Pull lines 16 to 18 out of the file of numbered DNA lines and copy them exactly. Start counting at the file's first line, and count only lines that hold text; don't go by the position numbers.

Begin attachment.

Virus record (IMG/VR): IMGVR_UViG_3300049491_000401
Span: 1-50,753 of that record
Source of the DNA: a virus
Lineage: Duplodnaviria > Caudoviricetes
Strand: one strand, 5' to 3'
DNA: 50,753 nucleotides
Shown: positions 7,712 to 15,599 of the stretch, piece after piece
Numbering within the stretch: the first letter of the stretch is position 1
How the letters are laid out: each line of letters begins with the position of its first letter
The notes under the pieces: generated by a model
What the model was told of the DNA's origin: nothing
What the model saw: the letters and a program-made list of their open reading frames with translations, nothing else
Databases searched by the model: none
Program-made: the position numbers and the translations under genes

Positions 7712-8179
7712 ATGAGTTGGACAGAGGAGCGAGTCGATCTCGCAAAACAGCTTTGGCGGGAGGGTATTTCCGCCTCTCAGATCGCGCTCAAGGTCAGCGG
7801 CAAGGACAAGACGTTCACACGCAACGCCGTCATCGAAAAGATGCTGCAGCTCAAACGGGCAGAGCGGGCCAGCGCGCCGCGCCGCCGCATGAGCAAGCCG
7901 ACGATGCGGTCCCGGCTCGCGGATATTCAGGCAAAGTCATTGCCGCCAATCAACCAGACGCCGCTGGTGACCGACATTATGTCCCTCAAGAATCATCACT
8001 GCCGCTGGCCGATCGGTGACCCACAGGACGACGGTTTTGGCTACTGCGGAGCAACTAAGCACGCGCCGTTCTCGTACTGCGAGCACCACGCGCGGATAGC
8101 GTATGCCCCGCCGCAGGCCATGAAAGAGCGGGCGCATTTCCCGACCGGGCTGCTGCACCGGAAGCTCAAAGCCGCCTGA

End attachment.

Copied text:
7712 ATGAGTTGGACAGAGGAGCGAGTCGATCTCGCAAAACAGCTTTGGCGGGAGGGTATTTCCGCCTCTCAGATCGCGCTCAAGGTCAGCGG
7801 CAAGGACAAGACGTTCACACGCAACGCCGTCATCGAAAAGATGCTGCAGCTCAAACGGGCAGAGCGGGCCAGCGCGCCGCGCCGCCGCATGAGCAAGCCG
7901 ACGATGCGGTCCCGGCTCGCGGATATTCAGGCAAAGTCATTGCCGCCAATCAACCAGACGCCGCTGGTGACCGACATTATGTCCCTCAAGAATCATCACT